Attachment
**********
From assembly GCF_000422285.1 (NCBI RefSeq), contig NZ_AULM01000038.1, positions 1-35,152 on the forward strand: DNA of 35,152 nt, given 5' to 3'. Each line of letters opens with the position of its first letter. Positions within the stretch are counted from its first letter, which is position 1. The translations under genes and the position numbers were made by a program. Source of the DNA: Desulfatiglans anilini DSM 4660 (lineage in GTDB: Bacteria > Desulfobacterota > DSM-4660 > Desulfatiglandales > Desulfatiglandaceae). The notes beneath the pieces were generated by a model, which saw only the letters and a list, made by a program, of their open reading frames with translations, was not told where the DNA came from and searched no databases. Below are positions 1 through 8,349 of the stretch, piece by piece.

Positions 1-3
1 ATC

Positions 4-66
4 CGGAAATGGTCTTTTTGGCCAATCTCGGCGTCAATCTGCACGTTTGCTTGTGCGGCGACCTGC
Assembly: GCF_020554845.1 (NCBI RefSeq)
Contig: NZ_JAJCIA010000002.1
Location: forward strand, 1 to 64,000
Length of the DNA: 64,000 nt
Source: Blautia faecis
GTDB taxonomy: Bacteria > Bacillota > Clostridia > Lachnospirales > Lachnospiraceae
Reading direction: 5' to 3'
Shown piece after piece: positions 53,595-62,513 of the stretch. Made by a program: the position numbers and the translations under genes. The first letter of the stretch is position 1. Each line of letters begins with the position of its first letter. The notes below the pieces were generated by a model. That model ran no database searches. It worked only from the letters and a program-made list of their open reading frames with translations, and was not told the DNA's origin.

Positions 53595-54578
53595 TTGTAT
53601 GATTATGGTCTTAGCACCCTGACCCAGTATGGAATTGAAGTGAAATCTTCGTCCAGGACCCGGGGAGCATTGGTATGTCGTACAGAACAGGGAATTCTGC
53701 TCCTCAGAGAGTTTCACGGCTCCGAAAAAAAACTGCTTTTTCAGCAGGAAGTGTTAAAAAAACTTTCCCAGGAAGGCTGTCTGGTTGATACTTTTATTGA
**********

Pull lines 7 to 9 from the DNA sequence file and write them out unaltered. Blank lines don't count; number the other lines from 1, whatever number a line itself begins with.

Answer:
Contig: NZ_JAJCIA010000002.1
Location: forward strand, 1 to 64,000
Length of the DNA: 64,000 nt